Abstract

Visual—motor and visual—perceptual dysfunction may have a significant, adverse influence on a child’s school performance. Although visual—motor and visual—perceptual skills are highly interrelated, they also are distinct functions. A child with a visual—motor problem may not exhibit a visual—perceptual deficit; similarly, the reverse is also true (see Figure 11.1). If a child can draw rapidly (without excessive effort) but is unable to recognize that the reproduction differs markedly from the letter or shape being copied, there is a strong likelihood that an underlying perceptual deficit exists (Figure 11.1b). Conversely, if the child can recognize errors or discrepancies but, nonetheless, is unable to correct them, the probability of having a visual—motor problem is increased significantly (Figure 11.1c). A child who displays immature visual reproductions may be experiencing difficulty with the integration of perceptual and motor functions.1, 2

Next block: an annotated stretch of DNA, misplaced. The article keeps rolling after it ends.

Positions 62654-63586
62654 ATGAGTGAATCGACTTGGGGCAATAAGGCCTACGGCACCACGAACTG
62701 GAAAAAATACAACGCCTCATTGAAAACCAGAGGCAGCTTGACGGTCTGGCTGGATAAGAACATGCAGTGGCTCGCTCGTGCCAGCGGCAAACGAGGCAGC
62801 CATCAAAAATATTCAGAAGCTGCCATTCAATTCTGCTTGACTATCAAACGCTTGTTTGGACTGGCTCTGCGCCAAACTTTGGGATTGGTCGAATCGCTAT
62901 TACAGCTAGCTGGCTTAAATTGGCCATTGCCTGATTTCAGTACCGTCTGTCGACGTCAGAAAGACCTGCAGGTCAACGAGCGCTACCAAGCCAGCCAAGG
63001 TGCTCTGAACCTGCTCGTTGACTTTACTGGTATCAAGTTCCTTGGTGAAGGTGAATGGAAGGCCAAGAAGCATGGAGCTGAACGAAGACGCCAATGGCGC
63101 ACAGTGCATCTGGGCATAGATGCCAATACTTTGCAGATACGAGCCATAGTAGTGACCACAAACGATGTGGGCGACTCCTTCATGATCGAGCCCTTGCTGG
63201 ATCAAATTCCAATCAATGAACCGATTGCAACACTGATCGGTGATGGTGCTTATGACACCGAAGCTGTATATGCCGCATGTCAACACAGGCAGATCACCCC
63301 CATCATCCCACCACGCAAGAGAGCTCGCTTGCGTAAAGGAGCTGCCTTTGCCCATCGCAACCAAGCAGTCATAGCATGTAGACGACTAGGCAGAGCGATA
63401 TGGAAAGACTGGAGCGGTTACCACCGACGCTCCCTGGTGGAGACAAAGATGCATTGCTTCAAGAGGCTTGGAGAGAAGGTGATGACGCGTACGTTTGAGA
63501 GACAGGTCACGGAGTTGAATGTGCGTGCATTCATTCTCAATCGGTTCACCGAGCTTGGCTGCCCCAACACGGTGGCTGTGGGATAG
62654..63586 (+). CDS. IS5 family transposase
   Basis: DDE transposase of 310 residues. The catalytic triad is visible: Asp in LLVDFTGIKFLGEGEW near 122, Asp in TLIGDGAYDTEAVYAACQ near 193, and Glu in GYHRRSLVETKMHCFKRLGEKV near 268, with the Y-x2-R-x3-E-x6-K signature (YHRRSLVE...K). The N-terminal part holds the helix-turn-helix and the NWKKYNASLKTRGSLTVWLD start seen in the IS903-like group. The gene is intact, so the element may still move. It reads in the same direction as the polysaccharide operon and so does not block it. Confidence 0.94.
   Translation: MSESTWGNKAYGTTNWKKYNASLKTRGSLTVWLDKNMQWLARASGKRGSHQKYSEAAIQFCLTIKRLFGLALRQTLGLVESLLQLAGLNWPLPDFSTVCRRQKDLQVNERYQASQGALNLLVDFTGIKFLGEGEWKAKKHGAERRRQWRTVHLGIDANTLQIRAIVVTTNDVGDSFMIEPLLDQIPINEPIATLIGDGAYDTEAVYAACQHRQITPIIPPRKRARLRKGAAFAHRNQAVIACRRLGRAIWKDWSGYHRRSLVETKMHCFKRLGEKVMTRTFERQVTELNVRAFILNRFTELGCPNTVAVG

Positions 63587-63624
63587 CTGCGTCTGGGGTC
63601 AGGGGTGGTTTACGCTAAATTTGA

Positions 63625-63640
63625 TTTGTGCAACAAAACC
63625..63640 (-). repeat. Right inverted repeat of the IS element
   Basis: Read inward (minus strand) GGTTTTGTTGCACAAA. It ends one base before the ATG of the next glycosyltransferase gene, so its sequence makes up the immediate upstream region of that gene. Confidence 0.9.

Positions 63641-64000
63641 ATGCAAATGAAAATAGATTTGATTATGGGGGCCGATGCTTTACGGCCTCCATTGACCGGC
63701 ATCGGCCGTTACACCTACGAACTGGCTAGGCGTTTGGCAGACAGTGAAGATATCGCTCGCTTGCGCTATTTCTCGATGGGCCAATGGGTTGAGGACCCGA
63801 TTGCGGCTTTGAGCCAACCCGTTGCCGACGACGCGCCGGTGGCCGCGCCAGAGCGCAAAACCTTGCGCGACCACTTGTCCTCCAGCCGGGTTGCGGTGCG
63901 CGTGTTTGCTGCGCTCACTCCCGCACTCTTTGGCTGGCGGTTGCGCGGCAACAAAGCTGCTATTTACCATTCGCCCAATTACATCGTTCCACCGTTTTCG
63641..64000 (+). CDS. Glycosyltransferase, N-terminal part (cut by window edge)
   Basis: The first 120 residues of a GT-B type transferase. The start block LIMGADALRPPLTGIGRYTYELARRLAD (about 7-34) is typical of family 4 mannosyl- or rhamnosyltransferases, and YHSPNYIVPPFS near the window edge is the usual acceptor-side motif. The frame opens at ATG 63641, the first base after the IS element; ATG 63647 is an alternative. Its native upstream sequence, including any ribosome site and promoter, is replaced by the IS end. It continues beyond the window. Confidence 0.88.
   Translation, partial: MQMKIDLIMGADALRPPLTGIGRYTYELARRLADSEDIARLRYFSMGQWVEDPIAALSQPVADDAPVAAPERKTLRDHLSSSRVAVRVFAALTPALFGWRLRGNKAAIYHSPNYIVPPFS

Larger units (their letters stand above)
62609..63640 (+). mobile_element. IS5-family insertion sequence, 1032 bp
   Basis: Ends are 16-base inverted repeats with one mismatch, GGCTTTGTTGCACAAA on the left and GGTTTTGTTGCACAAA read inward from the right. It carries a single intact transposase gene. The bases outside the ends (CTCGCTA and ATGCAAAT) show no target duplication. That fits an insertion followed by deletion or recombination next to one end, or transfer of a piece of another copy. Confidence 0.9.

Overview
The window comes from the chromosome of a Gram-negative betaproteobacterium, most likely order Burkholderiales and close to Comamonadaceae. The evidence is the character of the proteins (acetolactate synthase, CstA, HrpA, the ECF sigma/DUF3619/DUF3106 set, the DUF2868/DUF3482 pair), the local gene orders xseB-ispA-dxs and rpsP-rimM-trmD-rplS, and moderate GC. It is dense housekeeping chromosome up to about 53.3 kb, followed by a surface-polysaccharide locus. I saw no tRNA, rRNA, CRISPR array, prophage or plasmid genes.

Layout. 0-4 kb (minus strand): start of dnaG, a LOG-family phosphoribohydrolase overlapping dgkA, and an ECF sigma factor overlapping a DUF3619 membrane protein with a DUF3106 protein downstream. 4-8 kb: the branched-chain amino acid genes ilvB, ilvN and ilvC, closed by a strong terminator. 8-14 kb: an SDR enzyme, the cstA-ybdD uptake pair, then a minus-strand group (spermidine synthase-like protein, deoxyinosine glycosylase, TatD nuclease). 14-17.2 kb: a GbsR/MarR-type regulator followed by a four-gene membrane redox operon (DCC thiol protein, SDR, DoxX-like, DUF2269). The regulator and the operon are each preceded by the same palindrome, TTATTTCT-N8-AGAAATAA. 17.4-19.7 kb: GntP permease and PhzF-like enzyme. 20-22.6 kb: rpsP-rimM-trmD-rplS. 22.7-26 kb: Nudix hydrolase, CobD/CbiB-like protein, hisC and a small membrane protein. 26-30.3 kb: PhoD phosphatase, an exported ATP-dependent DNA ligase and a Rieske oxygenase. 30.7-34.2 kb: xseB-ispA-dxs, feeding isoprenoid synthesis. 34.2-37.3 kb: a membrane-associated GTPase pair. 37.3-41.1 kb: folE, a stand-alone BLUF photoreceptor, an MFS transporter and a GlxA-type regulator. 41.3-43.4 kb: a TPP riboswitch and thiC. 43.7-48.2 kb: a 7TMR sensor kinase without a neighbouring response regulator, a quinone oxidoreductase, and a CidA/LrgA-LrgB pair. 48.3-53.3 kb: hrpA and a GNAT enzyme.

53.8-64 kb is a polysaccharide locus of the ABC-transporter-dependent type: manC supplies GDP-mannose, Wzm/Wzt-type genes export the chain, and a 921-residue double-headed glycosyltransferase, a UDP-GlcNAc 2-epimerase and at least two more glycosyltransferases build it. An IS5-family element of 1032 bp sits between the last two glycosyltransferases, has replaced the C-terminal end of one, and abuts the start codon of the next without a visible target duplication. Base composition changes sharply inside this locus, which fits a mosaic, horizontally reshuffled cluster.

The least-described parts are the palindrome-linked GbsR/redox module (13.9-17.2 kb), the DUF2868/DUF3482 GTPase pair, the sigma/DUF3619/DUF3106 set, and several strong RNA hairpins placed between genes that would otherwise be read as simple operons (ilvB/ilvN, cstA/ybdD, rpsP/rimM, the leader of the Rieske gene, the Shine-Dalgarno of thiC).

Keywords

Visual Motor Psychological Corporation Perceptual Deficit Visual Motor Integration Visual Retention 
These keywords were added by machine and not by the authors. This process is experimental and the keywords may be updated as the learning algorithm improves.

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Copyright information

© Springer Science+Business Media New York 1994

Authors and Affiliations

  • Glen P. Aylward
    • 1
  1. 1.Southern Illinois University School of MedicineSpringfieldUSA

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